Tag Archives: Tsai Ing-wen

President Ma re-elected with over 50% of votes

Incumbent President Ma Ying-jeou, 61, candidate of ruling the Kuomintang (KMT), was re-elected for another four-year term on January 14 by winning 6,891,139 votes, accounting for 51.6 percent of the total votes.

In a short victory speech in front of his supporters, President Ma declared: “This is not a personal victory, but a victory for the people of Taiwan!” He said the success of his re-election was mainly the result of the people’s appreciation of his government’s efforts in tackling corruption, reviving the economy, and striving to ensure peaceful cross-strait relations. Taiwanese people have given him a clear mandate: let him continue his policy line, the Taipei-based China Times reported.

His strong competitor, Tsai Ing-wen, the first female presidential candidate of the opposition Democratic Progressive Party (DPP), garnered 6,093,578 votes, 45.63 percent of the total valid votes. Tsai announced her resignation as DPP chairwoman directly after the election defeat. The third-placed candidate, James Soong of the People First Party (PFP), received 369,588 votes, about 2.77 percent.

Pan-Blue dominance in the north, pan-Green in the south

Among Taiwan’s 23 million residents, there were 18.08 million eligible voters in the presidential and legislative elections. The voter turnout was 74 percent.

The United Daily News reported President Ma beat Tsai with over one million votes in northern Taiwan, where the KMT used to dominate while Tsai only won by 530,000 in southern Taiwan where the DPP used to win. In the final count, the key to the victory of the pan-Blue camp including the KMT and PFP this time was to achieve a “big win in the north and a modest loss in the south.” Overall, the DPP won majorities only in six counties in the south and in Yilan County in northeastern Taiwan while the KMT won the remaining 15 counties.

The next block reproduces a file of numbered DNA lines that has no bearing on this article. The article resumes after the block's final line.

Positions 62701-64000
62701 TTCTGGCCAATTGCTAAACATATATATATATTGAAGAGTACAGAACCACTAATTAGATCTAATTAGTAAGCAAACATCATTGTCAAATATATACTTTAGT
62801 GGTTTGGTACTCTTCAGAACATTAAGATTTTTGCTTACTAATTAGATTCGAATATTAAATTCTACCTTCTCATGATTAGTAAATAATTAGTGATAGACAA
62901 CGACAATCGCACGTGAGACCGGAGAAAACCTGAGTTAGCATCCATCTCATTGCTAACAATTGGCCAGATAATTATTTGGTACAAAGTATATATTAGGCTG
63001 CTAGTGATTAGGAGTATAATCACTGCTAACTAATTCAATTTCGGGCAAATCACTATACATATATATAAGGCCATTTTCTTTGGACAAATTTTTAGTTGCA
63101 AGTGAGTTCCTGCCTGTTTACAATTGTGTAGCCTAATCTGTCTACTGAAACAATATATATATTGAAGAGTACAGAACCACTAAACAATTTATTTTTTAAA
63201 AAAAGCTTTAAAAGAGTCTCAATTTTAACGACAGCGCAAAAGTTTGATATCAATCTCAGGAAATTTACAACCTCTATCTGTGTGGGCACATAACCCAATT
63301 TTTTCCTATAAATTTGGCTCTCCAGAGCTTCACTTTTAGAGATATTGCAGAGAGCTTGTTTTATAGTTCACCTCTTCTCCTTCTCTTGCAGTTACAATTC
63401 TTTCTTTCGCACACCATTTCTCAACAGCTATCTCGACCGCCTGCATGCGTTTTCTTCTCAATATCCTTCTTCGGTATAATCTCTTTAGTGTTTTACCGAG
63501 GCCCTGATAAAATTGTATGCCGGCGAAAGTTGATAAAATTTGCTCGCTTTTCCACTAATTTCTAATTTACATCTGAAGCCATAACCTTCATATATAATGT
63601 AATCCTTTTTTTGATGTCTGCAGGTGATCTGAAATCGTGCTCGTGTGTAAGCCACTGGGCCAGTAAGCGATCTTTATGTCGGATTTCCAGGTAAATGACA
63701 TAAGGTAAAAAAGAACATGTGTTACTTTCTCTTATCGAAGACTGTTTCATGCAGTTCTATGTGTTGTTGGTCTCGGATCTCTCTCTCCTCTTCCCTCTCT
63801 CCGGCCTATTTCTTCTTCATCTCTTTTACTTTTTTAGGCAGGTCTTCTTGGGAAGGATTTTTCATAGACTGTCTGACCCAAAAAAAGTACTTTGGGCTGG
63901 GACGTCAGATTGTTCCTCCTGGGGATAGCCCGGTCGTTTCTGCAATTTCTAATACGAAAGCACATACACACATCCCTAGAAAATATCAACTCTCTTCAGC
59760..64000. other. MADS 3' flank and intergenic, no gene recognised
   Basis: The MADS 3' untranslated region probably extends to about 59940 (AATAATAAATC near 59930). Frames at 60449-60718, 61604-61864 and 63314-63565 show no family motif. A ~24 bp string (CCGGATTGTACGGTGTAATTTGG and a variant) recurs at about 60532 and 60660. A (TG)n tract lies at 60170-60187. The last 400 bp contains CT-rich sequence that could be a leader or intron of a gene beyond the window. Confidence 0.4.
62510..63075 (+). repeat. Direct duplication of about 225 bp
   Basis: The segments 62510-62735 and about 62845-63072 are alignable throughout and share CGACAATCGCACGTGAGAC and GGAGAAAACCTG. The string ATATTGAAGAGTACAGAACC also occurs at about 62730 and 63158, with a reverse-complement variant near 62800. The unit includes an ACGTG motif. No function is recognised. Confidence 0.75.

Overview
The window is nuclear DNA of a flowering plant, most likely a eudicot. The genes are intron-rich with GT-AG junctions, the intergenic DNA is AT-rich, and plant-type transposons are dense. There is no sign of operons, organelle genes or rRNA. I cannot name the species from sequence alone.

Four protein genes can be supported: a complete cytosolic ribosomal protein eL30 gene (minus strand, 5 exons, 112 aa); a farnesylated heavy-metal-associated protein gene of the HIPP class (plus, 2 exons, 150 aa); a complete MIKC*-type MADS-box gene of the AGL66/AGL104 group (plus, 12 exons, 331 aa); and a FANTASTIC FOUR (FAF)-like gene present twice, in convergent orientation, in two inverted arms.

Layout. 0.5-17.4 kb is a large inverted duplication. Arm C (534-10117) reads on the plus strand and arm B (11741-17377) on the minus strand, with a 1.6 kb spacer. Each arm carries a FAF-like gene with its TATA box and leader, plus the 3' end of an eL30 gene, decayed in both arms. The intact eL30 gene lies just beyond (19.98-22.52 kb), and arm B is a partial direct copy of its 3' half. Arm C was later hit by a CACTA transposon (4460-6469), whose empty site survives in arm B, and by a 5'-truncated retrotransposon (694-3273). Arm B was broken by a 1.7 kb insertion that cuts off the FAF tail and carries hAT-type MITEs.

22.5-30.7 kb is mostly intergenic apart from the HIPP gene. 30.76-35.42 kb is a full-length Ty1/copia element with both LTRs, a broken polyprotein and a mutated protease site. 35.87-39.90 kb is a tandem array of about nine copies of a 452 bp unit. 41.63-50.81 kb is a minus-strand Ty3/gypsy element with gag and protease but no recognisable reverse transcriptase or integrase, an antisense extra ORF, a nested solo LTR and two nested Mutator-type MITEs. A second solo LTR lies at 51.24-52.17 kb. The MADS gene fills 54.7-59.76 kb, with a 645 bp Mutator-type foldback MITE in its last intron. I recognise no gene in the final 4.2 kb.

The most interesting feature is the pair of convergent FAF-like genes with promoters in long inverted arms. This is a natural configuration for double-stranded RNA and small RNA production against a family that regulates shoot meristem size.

Out of a total of 113 seats in the legislative elections, the KMT took 64, losing 17 from the last election, while the DPP won 40 seats, an increase of 13 over last time. The PFP won three seats, an increase of two. The strongly pro-independence Taiwan Solidarity Union (TSU), considered as a member of the pan-Green camp, won three seats. In an analysis, the Liberty Times wrote that although the KMT still maintains an absolute majority in the Legislative Yuan and will continue to dominate in the executive and the legislature in the future, while the opposition including the DPP and the TSU control 43 seats, passing the one-third threshold, and are in a position to act as a viable opposition bloc.

The China Times said in a comment that the KMT has only five legislative seats in southern Taiwan while taking almost all seats in the north. Such a fortification of the division between the pan-Blue dominance in the north and the pan-Green’s hold on the south will further regionalize Taiwan’s parliamentary politics, sharpening the discrepancy between South and North.

“Thanks to Taiwan, the Chinese know what human dignity is like.”

The United Daily News reported that this was a tough presidential race. In the latter stages of the election, the “1992 consensus” became the focus of the presidential debate. Although facing criticism from opposition groups, Ma won the election, meaning that debates around the “1992 consensus” had also been won.

The “1992 consensus” between Taiwan and China, refers to the understanding reached by the two sides at the 1992 talks in Hong Kong, where the issue of “one China” was discussed. The core content of the consensus is “one China, respective interpretations.” In simple terms, “one China” is recognized by Beijing to mean the People’s Republic of China (PRC), whereas Taiwan interprets it as meaning the Republic of China (ROC). The two sides recognize each other as a political entity and are willing to shelve the sovereignty dispute in order to promote exchanges and interactions.

The United Daily News commented that President Ma’s government has made some concrete achievements in cross-strait policies, such as opening of direct flights between Taiwan and China, allowing mainland Chinese tourists to travel to Taiwan, and in 2010 signing a free trade-like agreement with Beijing called the Economic Cooperation Framework Agreement (ECFA). In contrast, the DPP has no clear-cut policy on cross-strait issues, and stresses the issue of independence for Taiwan. In the final stages of the election campaign, the US government announced that Taiwan would be included as a candidate country to enjoy visa waiver status, and Taiwanese business tycoons like Terry Gou of the Foxconn Group, Chang Yung-fa of the Evergreen Group, and Cher Wang of HTC came out in support of the “1992 consensus.”